I have, my dear reader, a social media addiction.
Social media is great for a lot of reasons, primarily because people and social interaction without leaving my bed (the ideal life, honestly). There are also hilariously clever folks with hilariously clever posts and graphics. But what’s relevant today, for this blog, is that social media is how I find out about the depth of American anti-Muslim sentiment.
Welcome to #afterseptember11, a Twitter hashtag that quickly caught fire just before September 11, 2015, the 14-year anniversary for the 9/11 terrorist attacks that jumpstarted America’s war on terrorism. The hashtag, started by user @jesstalwar, exposed the post-9/11 treatment of everyday people who happen to Muslim. Not terrorists, not radicals. Just a bunch of teenagers ranting on the internet about their problems; nothing new.
Being an avid Twitter user, I saw these immediately and was scandalized. These were teenagers, people my age and my social class and like me, that feared for their lives and were insensitively targeted. These were people I could relate to; this wasn’t a state government or Kim Kardashian. The contributors to #afterseptember11 were, and are, normal folk trying to live in “The Land of the Free.”
This is reality for Middle Eastern Muslim Americans. They are racially and religiously profiled as “terrorist threats” due to the Islamophobic rhetoric politicians like Ted Cruise have been advocating, no matter their political or religious affiliations. Despite attempts to separate the religion from the militant terrorist faction, public sentiment and misinformation has “constructed the terrorist.” Government entities have been designating mosques as terrorist organizations. The NYPD is and was surveilling innocent people, making them “feel isolated and afraid of the police.”
It’s an institutional issue.
But to me, what hurts the most about this “constructed terrorist” is not that it’s the government essentially sanctioning this misrepresentation of Muslims. Like the tweets show, it’s the people. I’m outraged for the people hurt by this generalization, and I’m also outraged that the American public has embraced the ridiculous all-Muslims-are-terrorists ideology.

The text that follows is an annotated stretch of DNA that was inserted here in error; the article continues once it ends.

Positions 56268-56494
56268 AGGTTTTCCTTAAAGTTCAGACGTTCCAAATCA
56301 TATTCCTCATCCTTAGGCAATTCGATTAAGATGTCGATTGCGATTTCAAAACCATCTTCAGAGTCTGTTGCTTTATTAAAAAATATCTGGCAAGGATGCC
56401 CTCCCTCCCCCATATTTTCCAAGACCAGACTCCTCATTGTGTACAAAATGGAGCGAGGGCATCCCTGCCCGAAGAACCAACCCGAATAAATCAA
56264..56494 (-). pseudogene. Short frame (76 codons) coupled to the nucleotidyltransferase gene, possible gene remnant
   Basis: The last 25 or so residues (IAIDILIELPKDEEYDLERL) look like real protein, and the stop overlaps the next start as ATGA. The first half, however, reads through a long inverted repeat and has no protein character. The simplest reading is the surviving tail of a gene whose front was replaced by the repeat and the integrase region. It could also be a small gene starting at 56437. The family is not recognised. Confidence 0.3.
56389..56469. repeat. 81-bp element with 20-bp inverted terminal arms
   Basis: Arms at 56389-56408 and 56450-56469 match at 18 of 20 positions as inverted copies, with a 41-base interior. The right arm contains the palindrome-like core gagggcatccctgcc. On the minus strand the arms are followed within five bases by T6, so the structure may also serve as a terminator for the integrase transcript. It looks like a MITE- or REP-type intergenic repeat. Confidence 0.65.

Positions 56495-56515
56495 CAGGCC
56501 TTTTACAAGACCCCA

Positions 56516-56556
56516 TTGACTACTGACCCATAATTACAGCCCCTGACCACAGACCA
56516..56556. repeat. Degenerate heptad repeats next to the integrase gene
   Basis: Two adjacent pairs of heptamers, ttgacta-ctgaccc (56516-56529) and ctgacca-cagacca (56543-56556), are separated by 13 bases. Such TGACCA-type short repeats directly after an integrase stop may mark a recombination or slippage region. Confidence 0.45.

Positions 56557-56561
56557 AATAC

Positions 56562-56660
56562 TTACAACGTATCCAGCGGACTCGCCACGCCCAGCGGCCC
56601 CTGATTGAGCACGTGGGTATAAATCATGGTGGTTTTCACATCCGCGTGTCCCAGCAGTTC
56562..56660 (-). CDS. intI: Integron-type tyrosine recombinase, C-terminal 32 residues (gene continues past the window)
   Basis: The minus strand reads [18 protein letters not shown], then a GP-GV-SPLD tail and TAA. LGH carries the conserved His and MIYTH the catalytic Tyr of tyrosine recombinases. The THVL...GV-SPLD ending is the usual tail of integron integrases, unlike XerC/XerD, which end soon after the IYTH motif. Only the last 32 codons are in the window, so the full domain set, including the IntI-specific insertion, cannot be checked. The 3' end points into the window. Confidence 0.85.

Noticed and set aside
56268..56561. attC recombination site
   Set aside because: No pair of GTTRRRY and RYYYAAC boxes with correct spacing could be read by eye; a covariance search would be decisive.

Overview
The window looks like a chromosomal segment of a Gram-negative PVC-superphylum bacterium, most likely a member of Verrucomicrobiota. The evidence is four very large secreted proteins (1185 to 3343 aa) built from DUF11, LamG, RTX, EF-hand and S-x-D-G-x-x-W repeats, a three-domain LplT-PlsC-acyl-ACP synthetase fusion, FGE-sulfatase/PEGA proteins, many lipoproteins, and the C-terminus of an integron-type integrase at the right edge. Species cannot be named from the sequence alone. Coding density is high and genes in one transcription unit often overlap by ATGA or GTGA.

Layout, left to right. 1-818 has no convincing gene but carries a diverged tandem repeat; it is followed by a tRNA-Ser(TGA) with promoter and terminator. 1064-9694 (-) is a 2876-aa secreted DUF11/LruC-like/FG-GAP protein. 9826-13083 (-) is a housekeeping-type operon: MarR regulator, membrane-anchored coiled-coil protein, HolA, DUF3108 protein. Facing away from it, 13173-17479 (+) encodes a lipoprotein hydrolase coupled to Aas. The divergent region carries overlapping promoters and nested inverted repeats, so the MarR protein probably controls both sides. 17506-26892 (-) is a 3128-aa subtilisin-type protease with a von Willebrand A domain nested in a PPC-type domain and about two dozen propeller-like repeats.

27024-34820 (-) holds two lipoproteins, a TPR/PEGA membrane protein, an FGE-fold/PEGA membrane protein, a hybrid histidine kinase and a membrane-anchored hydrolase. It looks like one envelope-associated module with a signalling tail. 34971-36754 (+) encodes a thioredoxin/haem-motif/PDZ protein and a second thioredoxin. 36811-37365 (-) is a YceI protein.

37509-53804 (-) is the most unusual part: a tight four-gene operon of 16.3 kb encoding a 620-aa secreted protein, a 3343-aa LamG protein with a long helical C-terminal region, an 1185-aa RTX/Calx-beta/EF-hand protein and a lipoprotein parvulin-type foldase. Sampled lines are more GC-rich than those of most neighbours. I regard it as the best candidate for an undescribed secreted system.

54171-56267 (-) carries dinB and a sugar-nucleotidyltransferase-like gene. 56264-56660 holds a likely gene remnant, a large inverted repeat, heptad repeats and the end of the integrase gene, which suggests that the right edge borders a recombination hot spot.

Please see this link for better quality and more videos.
After the Paris/Beirut/Baghdad attacks on November 13, 2015, Samer Shalaby of Fredericksburg considered canceling the town meeting scheduled to discuss the proposal for a new mosque. He instead went through with the it, only to be faced with opposition from two men, one claiming that “Nobody, nobody, nobody wants your evil cult.” The meeting eventually was cancelled, with the optimistic intent to continue plans regardless. This changed, however, with the San Bernardino shootings. Fear “out of an abundance of concern for the safety of the Muslim community” influenced the Islamic Center of Fredericksburg to postpone future meetings.
It’s sickening. You can hear other people clapping for the man’s remarks. His statement, “You are terrorists. Every one of you are terrorists, I don’t care what you say,” even garnered cheers from some of the audiences. It’s infuriating to know that profiling of innocent people isn’t just something to accuse the government of, but of everyday folk, people just like me. With Islamophobic sentiment circulating public views and political atmospheres, with ISIL still creating a bad name for Muslims all over the world, the problem is only escalating. This “constructed terrorist” has constructed irrational fears.
But, as weird as this might sound, that video is a little heartening.
When I saw it for the first time on Facebook, it was captioned something like “Racist man calling innocent a terrorist; public disagrees.” You can see women in the front row pursing their lips at his statements, hear the woman filming sarcastically attacking the man’s argument. You can see people protesting against his words, telling him to “get out of here.”
The terrorist was constructed, the fear exists; maybe, though, humanity does under all of that too.